Batman wasn't positively changed by interacting with Superman, because just interacting with a human person the way they do can't change people. Of course fighting and having something in common has nothing to do with interacting really. But it's funny that someone who brands people gains the attention of someone who smashes people through walls,
I agree. It's too bad all of this gets ignored and misunderstood because some people genuinely thought the conflict between Superman and Batman was resolved thanks to their mothers sharing the same name. Between this and how  some people thought Martha was encouraging Clark not to care about humanity back at the farm, I can't decide which is the biggest screw-up by the audience.
It's not ignored. Because there's nothing there. They don't really have any interaction like that. The conflict was literally resolved because their mom's had the same name. That's it. Batman wasn't inspired by Superman or his interaction with him in any way, because they didn't have an interaction that had any meaning to them as people. Have a very great day!

God bless you all!

8
Batman Begins (2005) / Re: Rachel Dawes
« on: Tue, 27 Sep 2016, 17:23 »
Bruce gave up because his clean energy project failed. He gave up on moving on into a happy life because Rachel died. He was a man without a mission after the clean energy project failure and that mission was all he had left. That was why he became a recluse. Have a very great day!

God bless you all!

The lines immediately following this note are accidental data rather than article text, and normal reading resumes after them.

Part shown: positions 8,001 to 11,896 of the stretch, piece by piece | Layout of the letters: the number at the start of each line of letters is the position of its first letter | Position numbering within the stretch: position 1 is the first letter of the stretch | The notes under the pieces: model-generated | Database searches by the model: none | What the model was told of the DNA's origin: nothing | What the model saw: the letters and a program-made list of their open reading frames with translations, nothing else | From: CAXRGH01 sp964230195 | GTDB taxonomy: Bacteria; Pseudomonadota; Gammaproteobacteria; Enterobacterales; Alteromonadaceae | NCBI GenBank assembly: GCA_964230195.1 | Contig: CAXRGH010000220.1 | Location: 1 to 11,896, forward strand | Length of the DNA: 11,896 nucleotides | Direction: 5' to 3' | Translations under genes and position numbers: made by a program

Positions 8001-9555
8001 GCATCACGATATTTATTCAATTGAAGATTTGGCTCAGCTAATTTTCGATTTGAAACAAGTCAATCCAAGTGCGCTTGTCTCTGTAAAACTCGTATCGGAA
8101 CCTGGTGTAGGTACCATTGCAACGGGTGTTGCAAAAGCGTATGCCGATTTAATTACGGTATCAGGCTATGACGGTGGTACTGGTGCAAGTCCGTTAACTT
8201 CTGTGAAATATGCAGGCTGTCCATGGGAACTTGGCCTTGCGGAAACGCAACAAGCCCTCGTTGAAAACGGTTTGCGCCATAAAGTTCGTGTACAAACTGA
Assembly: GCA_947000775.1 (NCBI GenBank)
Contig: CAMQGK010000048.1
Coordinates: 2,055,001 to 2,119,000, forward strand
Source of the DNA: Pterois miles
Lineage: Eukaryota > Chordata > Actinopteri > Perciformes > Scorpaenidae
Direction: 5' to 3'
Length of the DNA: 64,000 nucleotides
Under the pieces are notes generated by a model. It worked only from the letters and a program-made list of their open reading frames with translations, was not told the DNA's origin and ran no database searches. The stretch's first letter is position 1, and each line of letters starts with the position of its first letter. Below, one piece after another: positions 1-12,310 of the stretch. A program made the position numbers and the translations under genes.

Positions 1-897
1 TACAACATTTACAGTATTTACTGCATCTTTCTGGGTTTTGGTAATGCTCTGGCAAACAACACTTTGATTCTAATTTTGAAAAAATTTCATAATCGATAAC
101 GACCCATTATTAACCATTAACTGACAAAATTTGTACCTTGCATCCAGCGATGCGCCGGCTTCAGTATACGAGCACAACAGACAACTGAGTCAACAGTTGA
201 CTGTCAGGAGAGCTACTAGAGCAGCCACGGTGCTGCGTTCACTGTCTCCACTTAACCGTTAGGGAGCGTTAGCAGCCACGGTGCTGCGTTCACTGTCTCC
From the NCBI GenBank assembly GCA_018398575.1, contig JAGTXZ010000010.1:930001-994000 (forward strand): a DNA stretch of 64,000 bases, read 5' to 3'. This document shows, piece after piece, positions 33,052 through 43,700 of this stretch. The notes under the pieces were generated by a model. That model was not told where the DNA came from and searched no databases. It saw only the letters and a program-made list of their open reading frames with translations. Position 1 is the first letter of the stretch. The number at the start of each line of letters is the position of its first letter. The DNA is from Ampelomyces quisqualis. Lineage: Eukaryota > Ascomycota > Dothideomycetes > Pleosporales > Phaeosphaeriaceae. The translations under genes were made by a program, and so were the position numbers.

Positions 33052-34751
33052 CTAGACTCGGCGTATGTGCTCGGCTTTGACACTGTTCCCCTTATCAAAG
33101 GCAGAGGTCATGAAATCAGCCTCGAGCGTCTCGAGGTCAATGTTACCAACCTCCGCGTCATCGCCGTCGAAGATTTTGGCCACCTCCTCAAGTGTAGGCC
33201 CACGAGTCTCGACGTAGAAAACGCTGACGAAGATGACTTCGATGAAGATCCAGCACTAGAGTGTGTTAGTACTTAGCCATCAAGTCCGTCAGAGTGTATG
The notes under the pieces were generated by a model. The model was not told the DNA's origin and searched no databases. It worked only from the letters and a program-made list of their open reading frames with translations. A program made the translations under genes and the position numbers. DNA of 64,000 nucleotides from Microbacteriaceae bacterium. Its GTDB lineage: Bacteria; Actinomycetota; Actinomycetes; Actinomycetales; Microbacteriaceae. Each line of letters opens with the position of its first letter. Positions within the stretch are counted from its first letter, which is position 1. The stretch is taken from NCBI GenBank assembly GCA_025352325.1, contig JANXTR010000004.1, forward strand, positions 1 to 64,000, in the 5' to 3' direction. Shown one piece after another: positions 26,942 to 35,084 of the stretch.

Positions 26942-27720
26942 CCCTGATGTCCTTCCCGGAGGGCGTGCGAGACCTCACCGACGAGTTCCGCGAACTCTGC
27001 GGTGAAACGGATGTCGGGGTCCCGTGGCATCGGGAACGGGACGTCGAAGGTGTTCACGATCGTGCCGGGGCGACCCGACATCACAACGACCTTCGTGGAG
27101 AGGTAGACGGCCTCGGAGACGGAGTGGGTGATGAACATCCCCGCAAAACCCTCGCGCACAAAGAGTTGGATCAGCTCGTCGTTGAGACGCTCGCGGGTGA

9
Whaaa? In MOS, Lois is Clark's gateway into humanity. He was taught his entire life that the world most likely won't trust or welcome him. Lois is the first to prove that wrong. This is demonstrated when she chooses to cover up her story about the true identity of her "mysterious rescuer". But it's also conceptually illustrated when the AI Jor-El shows Lois Lane's escape pod plummeting back to Earth and equates saving her microscopically as "saving them all" macroscopically.

In BVS, she's without question Superman's strongest advocate and defends him when nobody else will. She even saves his life when Batman has him on the ropes.

There's just no arguing that Kidder's Lois is somehow better or more important to the story of those movies than Amy's Lois has been so far in the DCEU.
None of that is about her character, which basically proves my point.
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I never said that was the criterion I used. Kidder introduced the concept of Lois somehow not being used in an effectual way in the DCEU films so far. (A) Kidder has no room to talk and (B) it's not even true anyway. So please don't put words in my mouth.
The way she talks, it sounds like she means as a character, not as a story or plot device. Have a very great day!

God bless you all!

10
Mel Gibson had apparently called BvS a piece of sh*t in an interview.

Mel has no credibility. He described himself and not the film.
Again, real life people are being insulted because they comment on a silly movie. It's not necessary.
In STM, Lois is there to be wooed and rescued.

In Superman II, she's there to tempt Superman into making stupid decisions that almost get the entire world destroyed.

In Superman III, she's there only to explain why she won't be there at all.

In Superman IV, she's a non-girlfriend.

Yes, tell me more, Ms. Kidder, about how bad Lois is in the new movies.
None of that is worse than a plot device, which is basically all DCCU Lois is. It's sad to say that the DC fandom has fallen for the same trick that the Marvel fandom fell for, that the love interest effecting the plot more makes her a better character. It doesn't. Have a very great day!

God bless you all!